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Use Your Blockades to Sustainably Improve

| by Ben Linders Follow 29 Followers on Oct 21, 2014. Estimated reading time: 7 minutes |

Blockades in work, like insufficient information, unclear requirements or having to wait for tools or systems to become available can have a systematic cause. It could be the case that similar problems that block the team keep happening until the underlying causes are addressed. You can use your blockades as treasures of improvement to sustainably improve the way work is done.

In the blog post blocker clusters: problems are not isolated events Klaus Leopold described how he analyzed blockades in a retrospective to solve the causes. They collected blockades and clustered them as internal (caused by the team and can be solved autonomously) or external (outside the team's sphere of influence) blocker. Inside these clusters they divided the blockades into categories and analyzed the lead time due to them. It turned out that the waiting time for customers was significantly long, so the team decided to define new rules for handling such blockades in the future to reduce lead time.

Klaus explains what they learned from analyzing blockers in the retrospective:

It always turned out that blockers are not isolated events but have a systematic cause. That is why I strongly recommend keeping records of blocker tickets and analyzing them regularly. In some cases,  a small system change is all that is needed to attain really major improvements. The system changes are often so trivial as, "We should ask Karl from the OPs team to attend our daily standup“. No individual works differently or faster on account of this change yet the work is completed earlier. Deming sends his regards!

At the Lean Kanban Central Europe 2014 Conference Klaus Leopold and Troy Magennis will talk about how blockades can be used as treasures of improvement. Their presentation will show how to harvest these treasures to sustainably improve the working system, supported with a model to discover which blockages need to be removed to achieve the greatest possible leverage.

InfoQ interviewed Klaus and Troy about how you can investigate blockades and decide which ones to address, and about doing sustainable improvement.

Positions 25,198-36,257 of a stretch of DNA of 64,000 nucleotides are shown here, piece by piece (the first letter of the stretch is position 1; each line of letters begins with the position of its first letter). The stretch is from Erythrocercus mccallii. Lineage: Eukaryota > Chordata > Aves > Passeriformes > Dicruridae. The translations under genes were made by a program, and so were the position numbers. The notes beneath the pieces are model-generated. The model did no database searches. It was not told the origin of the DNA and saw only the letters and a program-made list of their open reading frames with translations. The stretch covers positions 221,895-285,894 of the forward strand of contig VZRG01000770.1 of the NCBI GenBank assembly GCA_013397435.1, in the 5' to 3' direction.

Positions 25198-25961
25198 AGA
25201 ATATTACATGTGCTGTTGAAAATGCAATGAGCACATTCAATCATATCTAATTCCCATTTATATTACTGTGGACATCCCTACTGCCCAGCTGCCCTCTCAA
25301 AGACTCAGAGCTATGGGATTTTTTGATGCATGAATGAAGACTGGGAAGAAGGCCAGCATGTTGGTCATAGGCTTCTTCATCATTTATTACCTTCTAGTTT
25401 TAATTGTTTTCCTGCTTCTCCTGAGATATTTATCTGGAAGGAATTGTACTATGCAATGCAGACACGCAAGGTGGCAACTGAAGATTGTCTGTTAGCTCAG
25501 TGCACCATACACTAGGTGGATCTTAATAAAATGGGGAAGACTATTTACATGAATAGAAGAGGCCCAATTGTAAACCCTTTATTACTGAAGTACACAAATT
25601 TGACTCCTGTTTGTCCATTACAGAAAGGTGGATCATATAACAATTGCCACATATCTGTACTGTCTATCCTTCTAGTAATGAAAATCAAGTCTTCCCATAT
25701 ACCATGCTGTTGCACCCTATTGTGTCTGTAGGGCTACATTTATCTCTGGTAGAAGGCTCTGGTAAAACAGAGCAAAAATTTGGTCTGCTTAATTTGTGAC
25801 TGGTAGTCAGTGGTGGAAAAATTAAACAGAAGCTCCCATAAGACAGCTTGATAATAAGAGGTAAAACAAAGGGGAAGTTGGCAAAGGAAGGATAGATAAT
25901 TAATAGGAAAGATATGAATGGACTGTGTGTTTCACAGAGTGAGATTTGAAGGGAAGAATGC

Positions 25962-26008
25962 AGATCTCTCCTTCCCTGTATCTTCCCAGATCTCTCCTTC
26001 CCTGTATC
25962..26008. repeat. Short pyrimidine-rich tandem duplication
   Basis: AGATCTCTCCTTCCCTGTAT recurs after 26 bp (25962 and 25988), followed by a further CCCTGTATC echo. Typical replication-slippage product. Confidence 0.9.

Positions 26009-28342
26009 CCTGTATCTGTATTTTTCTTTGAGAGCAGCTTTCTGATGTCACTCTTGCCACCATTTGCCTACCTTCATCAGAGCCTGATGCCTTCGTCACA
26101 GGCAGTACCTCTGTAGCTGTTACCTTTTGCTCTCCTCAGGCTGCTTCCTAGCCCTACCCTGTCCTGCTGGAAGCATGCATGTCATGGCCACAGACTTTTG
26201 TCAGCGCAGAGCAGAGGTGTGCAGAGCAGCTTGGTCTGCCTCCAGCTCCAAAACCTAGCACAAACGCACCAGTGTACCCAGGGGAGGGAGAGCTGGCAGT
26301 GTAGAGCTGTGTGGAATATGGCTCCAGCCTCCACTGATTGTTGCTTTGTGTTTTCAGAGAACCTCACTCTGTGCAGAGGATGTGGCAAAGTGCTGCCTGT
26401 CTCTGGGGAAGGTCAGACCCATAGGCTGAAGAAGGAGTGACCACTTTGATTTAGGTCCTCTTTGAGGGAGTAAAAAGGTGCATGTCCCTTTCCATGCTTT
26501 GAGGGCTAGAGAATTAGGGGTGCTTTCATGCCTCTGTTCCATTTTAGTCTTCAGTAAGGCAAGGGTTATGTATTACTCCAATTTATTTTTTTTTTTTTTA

InfoQ: What made you decide to investigate blockades?

Klaus: When I was visiting companies for a Kanban review the same scene happened quite often again: Work items on their board were blocked with blocker tickets saying something like “test environment not ready”, “waiting for information”, etc. I was asking how long these tickets were already blocked. They didn’t have data but the gut feeling was a couple of days, sometimes it could be even weeks. When I asked about how often these blockers occur I usually got the answer, “it happens again and again.” I thought that’s pretty much like touching the hot stove over and over again – there’s a learning loop missing!

So we started to collect data on how long each blocker is active, i.e. how much delay it causes for the blocked work item. Furthermore, we also decided not to throw away the blocker tickets after they were solved but collected them on a flip chart paper next to the board. After a while we saw clusters of similar blockers emerge. In fact, the majority of blockers were not singular events but they popped-up again and again. Also having data about delay was quite astonishing for everybody. We suddenly could make statements like, “if we wouldn’t wait for the test environment all the time, we could safe 25 days of lead time in only 4 weeks.” This was the missing piece of information to get people to the “let’s do something about it” mode.

Troy: I think Kanban has a history of showing impediments clearly for all to see. It seemed natural to want to rectify all of them, but that’s impossible. You fix some and others emerge. For me I wanted to know which ones have the biggest value to resolve, and which ones are rare and can be ignored for the moment.

InfoQ: I see similarities with root cause analysis in the way that you cluster and analyze blockades. Where does your approach differ? Why?